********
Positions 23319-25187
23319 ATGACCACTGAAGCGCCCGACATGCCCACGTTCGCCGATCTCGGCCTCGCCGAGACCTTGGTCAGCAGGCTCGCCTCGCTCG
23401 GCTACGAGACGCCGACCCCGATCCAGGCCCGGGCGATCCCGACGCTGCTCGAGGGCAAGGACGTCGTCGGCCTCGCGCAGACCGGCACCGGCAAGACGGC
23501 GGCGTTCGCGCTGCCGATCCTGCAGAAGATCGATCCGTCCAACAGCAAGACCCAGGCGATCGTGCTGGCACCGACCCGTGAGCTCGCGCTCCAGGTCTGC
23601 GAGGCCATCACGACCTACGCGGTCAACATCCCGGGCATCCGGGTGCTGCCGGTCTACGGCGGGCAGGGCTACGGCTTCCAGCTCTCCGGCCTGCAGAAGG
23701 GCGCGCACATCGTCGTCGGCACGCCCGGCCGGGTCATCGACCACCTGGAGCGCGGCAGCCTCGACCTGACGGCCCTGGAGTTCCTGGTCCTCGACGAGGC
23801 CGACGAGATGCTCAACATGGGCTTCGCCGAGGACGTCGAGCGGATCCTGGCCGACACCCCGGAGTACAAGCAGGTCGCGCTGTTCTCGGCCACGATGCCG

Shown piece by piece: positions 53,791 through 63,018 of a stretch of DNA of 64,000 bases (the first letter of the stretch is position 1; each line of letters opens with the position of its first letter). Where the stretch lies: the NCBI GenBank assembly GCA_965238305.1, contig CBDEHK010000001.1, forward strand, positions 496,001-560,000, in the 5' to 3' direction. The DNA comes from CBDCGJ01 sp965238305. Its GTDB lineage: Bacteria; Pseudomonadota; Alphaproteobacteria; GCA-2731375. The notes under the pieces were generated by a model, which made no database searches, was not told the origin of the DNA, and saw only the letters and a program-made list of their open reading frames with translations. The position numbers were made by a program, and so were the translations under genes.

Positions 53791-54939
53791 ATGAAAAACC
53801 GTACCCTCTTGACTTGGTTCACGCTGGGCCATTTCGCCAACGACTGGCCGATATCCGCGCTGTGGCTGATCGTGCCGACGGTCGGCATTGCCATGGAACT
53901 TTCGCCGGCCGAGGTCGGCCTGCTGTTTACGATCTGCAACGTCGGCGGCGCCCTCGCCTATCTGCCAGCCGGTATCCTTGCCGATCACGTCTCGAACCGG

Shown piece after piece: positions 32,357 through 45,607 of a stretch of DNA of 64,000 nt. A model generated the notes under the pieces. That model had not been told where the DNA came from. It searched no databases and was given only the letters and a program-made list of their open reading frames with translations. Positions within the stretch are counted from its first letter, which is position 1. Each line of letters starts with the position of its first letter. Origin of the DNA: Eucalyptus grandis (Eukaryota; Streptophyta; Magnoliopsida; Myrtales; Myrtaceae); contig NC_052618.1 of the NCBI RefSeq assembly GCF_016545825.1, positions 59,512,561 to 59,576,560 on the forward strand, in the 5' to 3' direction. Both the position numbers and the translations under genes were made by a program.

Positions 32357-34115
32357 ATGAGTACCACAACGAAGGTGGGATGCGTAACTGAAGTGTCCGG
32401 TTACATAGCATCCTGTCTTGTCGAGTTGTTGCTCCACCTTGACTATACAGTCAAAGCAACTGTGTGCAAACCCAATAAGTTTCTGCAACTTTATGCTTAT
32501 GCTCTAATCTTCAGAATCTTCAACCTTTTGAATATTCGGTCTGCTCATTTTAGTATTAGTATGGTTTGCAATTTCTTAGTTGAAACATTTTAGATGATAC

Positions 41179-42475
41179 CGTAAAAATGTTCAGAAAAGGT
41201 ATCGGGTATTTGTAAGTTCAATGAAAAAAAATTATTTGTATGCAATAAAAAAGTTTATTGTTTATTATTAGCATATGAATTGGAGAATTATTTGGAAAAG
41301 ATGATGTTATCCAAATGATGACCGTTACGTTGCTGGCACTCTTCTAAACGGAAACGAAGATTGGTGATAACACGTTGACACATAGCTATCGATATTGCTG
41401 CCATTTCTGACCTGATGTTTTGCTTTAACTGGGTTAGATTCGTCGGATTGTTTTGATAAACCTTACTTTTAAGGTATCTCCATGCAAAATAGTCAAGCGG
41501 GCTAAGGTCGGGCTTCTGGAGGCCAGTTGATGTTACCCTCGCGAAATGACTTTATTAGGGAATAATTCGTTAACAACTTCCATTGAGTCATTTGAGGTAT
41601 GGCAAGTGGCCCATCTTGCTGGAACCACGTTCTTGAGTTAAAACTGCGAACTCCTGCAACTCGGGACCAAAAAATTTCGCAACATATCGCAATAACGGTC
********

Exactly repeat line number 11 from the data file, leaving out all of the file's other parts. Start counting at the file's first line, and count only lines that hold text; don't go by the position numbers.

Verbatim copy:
53801 GTACCCTCTTGACTTGGTTCACGCTGGGCCATTTCGCCAACGACTGGCCGATATCCGCGCTGTGGCTGATCGTGCCGACGGTCGGCATTGCCATGGAACT